What is selective distribution?
Selective distribution is a type of distribution agreement where a supplier sells goods or services to a limited number of “authorised distributors” who are selected on the basis of a set of criteria.
Why distribute selectively?
Selective distribution is an effective way for a supplier to monitor and control the resale process. As a retail strategy, selective distribution is not uncommon in the sale of goods, e.g. high-tech or complex goods, which warrant technical expertise and responsible selling, or luxury goods where quality customer service and the retail experience is integral to brand integrity.
What harm could arise from selective distribution arr angements?
According to the draft implementation guidelines published by the Hong Kong Competition Commission, selective distribution arrangements are often economically beneficial and an effective way of furthering inter-brand competition.
The potential benefits of selective distribution include:
- Enabling a supplier to build and maintain the image and reputation of a luxury brand;
- Incentivising retailers to increase marketing efforts;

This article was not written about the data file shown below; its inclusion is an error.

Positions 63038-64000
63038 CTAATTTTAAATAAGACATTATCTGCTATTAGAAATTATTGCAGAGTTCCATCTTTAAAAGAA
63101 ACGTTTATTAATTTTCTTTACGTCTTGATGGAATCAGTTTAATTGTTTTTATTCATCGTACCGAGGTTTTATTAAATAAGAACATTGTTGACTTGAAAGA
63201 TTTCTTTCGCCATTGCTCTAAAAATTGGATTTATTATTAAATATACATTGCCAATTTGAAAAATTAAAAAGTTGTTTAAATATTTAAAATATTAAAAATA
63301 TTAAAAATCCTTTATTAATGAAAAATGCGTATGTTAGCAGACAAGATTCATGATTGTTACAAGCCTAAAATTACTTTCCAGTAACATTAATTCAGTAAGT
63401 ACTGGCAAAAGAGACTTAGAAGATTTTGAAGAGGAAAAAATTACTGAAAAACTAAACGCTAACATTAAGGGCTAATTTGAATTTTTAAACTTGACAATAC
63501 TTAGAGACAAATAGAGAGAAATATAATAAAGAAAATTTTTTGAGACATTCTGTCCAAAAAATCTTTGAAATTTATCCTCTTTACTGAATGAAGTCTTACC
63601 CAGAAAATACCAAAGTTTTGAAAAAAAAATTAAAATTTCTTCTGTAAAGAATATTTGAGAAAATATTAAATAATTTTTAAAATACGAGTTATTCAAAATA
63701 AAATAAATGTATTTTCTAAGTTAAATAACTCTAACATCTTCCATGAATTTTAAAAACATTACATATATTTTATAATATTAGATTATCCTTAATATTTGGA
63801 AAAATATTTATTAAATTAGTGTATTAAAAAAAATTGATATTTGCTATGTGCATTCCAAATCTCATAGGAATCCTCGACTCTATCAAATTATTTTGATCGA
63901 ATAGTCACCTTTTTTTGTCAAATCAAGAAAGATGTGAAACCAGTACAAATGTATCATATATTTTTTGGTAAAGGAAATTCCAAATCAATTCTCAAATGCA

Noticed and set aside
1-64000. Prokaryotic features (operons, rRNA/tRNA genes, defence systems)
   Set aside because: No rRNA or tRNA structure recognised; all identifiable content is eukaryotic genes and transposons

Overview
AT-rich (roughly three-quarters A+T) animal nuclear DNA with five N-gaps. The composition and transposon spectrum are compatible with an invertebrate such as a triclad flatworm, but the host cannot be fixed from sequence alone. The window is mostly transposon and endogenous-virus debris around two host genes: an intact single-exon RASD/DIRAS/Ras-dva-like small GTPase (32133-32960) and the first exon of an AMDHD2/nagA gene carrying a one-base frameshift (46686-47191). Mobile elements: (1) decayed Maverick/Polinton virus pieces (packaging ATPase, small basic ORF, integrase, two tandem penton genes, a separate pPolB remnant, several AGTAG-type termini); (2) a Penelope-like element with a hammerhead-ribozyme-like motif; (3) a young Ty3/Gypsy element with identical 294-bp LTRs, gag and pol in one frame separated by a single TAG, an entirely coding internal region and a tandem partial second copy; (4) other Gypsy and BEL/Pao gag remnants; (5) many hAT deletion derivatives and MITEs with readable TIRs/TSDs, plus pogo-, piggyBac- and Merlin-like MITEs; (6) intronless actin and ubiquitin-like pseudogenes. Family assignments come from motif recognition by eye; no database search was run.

- Encouraging retailers to invest in staff training and improve customer service; and
- Setting and maintaining quality standards.
Where the supplier and/or authorised retailer(s) have market power, however, there is a risk selective distribution may exclude the entry of more efficient or “discount” retailers. In oligopolistic markets, the prevalence of selective distribution networks may facilitate collusion among suppliers.
What selection criteria are acceptable?
Generally, qualitative and objective criteria that are fairly and uniformly applied will not be viewed as anti-competititve.
Quantitative criteria such as a fixed number of retailers by locality, the carrying of minimum stock or achievement of minimum turnover may not be problematic, but a review of the selective framework would be advisable to rule out any potentially negative effect on competition.